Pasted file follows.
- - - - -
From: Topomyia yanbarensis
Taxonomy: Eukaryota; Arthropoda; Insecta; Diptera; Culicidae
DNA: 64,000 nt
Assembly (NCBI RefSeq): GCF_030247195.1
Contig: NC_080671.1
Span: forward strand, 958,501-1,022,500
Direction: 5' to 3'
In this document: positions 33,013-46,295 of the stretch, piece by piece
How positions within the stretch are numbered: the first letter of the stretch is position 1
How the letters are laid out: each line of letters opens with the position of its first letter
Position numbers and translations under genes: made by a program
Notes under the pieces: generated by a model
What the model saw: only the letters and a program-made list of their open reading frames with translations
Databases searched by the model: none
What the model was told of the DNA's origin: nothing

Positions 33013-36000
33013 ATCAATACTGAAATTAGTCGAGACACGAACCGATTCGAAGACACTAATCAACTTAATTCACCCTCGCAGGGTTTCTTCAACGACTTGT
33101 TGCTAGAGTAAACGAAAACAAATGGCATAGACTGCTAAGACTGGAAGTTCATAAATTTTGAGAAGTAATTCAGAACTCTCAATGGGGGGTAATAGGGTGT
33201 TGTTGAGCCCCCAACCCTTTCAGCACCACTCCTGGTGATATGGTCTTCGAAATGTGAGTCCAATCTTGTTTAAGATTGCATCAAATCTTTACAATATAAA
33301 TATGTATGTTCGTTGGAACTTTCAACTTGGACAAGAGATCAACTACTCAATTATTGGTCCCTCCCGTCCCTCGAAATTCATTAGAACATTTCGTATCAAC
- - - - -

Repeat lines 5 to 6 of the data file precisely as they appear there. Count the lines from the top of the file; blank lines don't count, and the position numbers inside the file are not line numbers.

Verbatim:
Contig: NC_080671.1
Span: forward strand, 958,501-1,022,500